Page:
ARCHIVED - Celebrating 90 Years of Achievements, Including Health Research Advances

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December 06, 2006— Ottawa, Ontario

For 90 years, the National Research Council (NRC) has been a 'go-to' source for solving science and technology problems and for supporting industry through future-oriented research and development. In celebration of its 90th birthday, NRC recently launched NRC @ 90 to share examples of the important and creative discoveries and contributions that grew from this organization.

Memories Achievements Timeline

NRC @ 90 is a virtual scrapbook of key milestones and memories that tell the story of the achievements, enthusiasm and dedication that have shaped NRC into Canada's foremost federal science and research organization.

NRC @ 90

Take a look at NRC's remarkable history.

NRC @ 90 includes:

  • memories from NRC employees, past and present, about their time at Canada's premier science organization;
  • a collection of articles about some great Canadian R&D accomplishments; and
  • an interactive timeline that takes you through NRC's proud past.

Join us in celebrating 90 years of 'science at work for Canada' by exploring NRC @ 90 today!

Most Canadians know about NRC's national timekeeping role and many realize that NRC works closely with industry and universities; however, there have been countless contributions to other areas of engineering and science. For example, since its inception in 1916, NRC has undertaken valuable health-related research that has improved the lives of individuals both in Canada and around the world.

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Here is a sample from one of Canada's most distinguished mass spectrometrists and analytical chemists, Dr. Robert K. Boyd, who worked in Halifax at NRC's Atlantic Research Laboratory, now the NRC Institute for Marine Biosciences. He is currently in Ottawa at the NRC Institute for National Measurement Standards.

"I don't regret switching from a university to NRC. If I were to say why... the things we do [at NRC] are more clearly directed towards improving the well-being, economic or otherwise, of Canadians. Another big advantage that NRC has over universities is the superb technicians who are permanent employees."
Dr. Robert Boyd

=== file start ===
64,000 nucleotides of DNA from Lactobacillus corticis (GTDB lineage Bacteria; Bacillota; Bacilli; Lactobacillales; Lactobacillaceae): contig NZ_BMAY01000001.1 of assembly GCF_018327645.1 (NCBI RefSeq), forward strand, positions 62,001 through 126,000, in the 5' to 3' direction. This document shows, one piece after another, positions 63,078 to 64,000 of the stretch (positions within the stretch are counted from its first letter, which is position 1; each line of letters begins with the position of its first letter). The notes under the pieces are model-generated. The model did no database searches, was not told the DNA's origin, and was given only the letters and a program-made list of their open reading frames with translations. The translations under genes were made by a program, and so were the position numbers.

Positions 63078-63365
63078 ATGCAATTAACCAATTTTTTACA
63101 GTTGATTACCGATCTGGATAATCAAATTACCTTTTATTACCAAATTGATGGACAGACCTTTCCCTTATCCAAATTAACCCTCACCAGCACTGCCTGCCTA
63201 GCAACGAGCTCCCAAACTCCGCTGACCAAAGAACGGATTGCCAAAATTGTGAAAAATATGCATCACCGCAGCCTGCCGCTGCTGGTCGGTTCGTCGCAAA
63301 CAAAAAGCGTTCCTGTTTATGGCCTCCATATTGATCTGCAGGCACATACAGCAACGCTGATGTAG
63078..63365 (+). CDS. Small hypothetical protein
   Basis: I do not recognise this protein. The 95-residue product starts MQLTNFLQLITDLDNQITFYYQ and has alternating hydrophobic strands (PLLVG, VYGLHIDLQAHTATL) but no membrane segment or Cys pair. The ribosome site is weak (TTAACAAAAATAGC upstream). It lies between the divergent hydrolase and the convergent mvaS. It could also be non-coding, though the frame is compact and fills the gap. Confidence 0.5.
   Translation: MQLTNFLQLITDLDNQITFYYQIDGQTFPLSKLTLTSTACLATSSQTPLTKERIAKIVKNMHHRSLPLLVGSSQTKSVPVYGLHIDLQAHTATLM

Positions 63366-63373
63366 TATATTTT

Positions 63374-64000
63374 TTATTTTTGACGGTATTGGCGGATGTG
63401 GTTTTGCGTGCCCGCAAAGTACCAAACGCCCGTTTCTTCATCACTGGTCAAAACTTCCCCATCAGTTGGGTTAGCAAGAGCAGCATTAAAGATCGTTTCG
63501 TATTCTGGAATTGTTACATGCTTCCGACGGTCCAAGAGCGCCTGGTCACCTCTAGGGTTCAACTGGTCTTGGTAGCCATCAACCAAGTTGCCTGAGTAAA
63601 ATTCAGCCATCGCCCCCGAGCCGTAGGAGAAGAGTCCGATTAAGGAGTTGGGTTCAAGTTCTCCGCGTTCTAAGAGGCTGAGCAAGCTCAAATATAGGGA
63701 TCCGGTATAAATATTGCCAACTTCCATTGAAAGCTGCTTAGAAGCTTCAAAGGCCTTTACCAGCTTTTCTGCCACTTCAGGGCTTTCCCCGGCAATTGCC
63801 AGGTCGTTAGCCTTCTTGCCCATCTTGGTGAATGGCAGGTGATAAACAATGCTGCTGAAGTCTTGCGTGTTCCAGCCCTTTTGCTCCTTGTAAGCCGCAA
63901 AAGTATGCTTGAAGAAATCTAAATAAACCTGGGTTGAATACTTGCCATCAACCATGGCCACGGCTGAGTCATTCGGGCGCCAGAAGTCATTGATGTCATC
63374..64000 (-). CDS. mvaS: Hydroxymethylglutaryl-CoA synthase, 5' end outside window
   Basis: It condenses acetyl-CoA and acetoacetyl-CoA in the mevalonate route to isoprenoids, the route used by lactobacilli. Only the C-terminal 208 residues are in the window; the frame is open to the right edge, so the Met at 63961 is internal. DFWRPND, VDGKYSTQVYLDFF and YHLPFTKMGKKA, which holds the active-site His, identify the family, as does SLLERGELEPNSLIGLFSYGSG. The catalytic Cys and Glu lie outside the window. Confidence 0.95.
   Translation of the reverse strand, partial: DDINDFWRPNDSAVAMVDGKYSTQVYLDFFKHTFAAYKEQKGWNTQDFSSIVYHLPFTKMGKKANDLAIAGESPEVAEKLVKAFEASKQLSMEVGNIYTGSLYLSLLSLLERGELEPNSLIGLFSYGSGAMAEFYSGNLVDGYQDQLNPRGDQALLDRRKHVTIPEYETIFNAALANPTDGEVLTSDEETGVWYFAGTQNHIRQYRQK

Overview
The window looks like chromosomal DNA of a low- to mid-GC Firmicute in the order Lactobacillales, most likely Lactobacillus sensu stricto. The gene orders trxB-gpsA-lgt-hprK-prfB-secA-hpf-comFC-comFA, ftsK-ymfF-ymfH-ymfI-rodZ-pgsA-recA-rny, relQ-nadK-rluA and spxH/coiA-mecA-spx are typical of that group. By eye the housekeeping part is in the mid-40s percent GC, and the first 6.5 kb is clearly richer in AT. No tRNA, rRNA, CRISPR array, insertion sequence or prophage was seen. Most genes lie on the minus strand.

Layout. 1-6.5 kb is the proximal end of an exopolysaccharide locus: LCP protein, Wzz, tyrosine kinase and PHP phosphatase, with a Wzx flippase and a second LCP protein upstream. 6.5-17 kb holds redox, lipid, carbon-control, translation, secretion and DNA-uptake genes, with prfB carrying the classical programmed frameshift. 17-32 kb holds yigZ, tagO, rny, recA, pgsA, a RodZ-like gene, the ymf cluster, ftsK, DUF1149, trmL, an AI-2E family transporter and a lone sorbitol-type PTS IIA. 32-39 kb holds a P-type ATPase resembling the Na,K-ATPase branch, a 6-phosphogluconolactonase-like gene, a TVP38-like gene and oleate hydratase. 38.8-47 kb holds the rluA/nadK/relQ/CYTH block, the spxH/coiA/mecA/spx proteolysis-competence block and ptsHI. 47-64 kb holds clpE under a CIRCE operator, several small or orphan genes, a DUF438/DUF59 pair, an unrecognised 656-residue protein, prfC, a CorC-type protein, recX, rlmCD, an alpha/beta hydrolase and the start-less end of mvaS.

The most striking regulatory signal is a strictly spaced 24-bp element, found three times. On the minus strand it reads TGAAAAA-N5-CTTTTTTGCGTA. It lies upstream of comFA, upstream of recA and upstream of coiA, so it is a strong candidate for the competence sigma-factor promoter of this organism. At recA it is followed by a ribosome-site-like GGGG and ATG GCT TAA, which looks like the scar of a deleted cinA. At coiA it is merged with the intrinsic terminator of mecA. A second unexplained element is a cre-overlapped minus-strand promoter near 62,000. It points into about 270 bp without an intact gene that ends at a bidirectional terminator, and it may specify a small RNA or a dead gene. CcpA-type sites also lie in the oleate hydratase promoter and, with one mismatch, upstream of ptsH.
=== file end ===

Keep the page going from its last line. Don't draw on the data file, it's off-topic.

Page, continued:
NRC Researcher Emeritus

At its outset, NRC helped Canadians battle tuberculosis. In the 1950s, talented engineers built a better quality of life for Canadians by advancing life-saving pacemaker technology. Its researchers also developed the first practical electric wheelchair, which gave para- and quadriplegic users a new sense of independence.

NRC scientists also helped grow a multi-billion-dollar industry by creating canola – a healthy, made-in-Canada supercrop that is one of our country's most valuable assets.

More recently, dedicated scientists have continued NRC's tradition of successful health research by developing an infant meningitis vaccine that has protected the lives of thousands of children around the world. NRC is also committed to protecting our food and water supplies by finding ways to stop E.coli, a dangerous source of food- and water-borne illness, before it reaches humans.

These are but a few examples of how NRC's talented researchers have contributed to the health, safety and prosperity of Canadians. Throughout its nine decades of cutting-edge research and development, NRC has also been committed to benefiting our country's economy by commercializing new technologies, spinning off and fostering the growth of young Canadian companies, and collaborating with researchers from universities and industry across the country.

Learn more about health research at NRC as well as contributions to other fields that affect the lives of Canadians like security, energy and the environment.

Join us in celebrating 90 years of 'science at work for Canada' by exploring NRC @ 90 today!

Enquiries: Media relations
National Research Council of Canada

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